A Vision for the Future
The Center for Civil and Human Rights aspires to become a leading site of research on human rights. Reflecting Notre Dame’s mission, its research will be distinctive, manifesting the social teaching of the Catholic Church and bringing it into dialogue with the world of human rights activism, policy, and scholarship. The research will take place through four programs, each involving collaborative scholarly projects, workshops, conferences, and publications that will disseminate findings to a wide variety of audiences.
The first of these will be on global religious freedom. The Pew Forum reports that 75% of the world’s population lives under regimes that strongly restrict religious freedom, making this human right one of the most widely curtailed in the world. This research program will focus on how religious persecution can be combatted through law, policy, and the responses of religious communities.
The second program will focus on transitional justice, the question of how recovering societies address the human rights violations of war, genocide, and dictatorship. An emphasis will be the striking but largely unexplored role of civil society actors, including NGOs, indigenous communities, and, in many places, the Catholic Church, in shaping transitional justice, often through introducing new dynamics such as reconciliation and forgiveness.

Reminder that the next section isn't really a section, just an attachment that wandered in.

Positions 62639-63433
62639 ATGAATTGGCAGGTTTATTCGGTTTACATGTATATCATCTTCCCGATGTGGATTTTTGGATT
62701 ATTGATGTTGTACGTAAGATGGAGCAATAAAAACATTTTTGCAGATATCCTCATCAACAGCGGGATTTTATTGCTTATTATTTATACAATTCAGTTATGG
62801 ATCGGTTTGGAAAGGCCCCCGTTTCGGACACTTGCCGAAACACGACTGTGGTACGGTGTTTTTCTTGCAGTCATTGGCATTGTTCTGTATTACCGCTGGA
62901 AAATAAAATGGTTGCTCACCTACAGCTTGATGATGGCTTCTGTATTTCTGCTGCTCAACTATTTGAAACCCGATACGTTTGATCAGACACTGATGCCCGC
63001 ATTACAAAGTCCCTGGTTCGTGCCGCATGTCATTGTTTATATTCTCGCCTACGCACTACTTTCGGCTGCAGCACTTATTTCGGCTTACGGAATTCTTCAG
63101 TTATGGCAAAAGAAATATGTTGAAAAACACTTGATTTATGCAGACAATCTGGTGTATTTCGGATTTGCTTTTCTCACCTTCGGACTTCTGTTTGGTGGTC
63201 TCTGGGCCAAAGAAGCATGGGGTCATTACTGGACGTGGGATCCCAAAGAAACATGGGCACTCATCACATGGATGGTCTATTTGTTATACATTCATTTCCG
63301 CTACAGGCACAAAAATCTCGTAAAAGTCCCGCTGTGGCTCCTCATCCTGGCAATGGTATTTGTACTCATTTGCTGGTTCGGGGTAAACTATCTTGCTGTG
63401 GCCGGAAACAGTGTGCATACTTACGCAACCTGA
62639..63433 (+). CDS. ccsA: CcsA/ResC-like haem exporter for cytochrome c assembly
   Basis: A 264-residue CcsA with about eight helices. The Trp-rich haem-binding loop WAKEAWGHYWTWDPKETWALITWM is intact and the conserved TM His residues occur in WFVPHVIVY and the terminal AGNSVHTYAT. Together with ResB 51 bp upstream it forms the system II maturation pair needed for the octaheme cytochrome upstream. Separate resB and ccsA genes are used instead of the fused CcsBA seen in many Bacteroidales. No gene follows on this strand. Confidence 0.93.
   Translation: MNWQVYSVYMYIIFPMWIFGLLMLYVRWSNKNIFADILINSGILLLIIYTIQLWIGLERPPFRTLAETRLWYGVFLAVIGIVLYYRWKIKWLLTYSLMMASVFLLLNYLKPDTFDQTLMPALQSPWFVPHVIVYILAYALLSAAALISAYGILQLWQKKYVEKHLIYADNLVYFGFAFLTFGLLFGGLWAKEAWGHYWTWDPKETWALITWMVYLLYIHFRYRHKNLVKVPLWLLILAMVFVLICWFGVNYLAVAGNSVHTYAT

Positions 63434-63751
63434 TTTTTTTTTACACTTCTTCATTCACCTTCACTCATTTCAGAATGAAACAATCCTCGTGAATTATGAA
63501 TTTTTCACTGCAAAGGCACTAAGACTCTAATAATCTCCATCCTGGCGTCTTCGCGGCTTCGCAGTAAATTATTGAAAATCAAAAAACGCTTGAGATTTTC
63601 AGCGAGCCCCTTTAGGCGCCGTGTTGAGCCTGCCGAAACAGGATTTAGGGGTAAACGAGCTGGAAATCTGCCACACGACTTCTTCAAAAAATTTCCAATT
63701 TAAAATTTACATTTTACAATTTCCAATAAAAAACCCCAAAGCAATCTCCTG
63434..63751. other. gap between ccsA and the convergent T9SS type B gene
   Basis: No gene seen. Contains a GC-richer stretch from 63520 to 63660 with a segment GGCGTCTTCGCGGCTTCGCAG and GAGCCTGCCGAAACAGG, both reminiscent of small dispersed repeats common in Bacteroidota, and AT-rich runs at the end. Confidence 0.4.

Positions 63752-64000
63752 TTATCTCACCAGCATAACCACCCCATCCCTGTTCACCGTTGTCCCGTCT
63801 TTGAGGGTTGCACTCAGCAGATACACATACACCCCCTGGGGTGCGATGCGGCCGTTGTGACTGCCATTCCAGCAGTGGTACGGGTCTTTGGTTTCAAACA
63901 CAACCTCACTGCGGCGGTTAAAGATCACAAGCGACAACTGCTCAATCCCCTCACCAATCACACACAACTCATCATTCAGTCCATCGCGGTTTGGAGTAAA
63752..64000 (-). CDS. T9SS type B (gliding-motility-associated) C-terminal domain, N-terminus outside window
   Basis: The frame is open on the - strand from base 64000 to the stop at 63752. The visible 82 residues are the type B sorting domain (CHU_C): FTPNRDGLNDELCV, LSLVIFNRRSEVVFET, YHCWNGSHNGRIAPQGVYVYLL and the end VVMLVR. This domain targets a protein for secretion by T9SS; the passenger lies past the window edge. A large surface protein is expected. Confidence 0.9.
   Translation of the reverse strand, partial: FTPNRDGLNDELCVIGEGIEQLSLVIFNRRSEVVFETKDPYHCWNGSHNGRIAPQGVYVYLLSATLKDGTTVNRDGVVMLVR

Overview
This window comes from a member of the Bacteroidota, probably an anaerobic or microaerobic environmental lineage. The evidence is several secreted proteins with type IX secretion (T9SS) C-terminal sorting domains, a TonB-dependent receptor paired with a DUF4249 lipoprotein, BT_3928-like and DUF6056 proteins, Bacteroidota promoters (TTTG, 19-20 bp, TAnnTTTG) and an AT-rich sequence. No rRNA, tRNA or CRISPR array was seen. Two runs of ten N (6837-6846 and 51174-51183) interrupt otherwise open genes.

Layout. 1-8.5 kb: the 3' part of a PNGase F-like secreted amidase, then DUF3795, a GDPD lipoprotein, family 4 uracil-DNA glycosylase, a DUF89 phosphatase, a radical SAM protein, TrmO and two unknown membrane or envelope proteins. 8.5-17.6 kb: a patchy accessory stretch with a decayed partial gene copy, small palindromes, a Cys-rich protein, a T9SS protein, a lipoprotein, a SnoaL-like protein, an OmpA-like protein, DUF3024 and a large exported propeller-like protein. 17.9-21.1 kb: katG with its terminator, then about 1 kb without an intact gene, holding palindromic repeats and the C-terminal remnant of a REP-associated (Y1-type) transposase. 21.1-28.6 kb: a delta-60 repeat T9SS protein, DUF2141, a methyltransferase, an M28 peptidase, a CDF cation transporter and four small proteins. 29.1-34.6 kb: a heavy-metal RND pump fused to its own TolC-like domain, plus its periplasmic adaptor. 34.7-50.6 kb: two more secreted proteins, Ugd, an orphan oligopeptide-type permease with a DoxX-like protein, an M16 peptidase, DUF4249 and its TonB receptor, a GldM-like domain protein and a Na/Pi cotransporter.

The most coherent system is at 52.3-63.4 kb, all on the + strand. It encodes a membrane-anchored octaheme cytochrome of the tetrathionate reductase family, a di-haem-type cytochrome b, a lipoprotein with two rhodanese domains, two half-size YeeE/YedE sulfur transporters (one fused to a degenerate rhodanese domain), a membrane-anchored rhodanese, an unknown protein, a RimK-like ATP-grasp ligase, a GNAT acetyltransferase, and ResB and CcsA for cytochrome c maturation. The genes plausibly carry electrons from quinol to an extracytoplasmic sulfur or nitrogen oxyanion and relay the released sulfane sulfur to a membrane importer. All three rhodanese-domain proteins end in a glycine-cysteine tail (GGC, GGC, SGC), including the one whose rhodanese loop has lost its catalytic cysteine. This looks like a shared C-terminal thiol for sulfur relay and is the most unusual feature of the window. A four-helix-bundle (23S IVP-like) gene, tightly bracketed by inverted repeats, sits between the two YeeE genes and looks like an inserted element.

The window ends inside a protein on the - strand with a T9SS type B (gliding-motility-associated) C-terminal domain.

The third program will address human trafficking. The U.S. Government estimated in 2013 that some 27 million people around the world are victims of trafficking. CCHR will explore the relationship between trafficking and human rights, with a focus on the role of the Church and other religious actors in combatting this colossal injustice.
The fourth program continues CCHR’s historical focus on regional human rights systems, ranging from specific rights and individual cases to the development and reform of these institutions. Research in this program both contributes to the work of human rights bodies and generates recommendations to strengthen them.
This vision builds upon the CCHR’s history and accomplishments. Founded in 1973 by Rev. Theodore Hesburgh, C.S.C., the CCHR enjoys an international reputation for educating human rights lawyers through its LL.M. Program in International Human Rights. “Changing the world, one human rights lawyer at a time,” it has trained over 300 human rights lawyers from 80 countries, who have continued on to become government ministers, law school deans, prominent jurists, leaders in international organizations and founders of non-governmental organizations. In 2013, the CCHR attained university-wide status and is now destined to become multidisciplinary and inclusive of faculty and students across the university. On this new footing, the CCHR will continue to enhance its educational mission and integrate it with its research vision.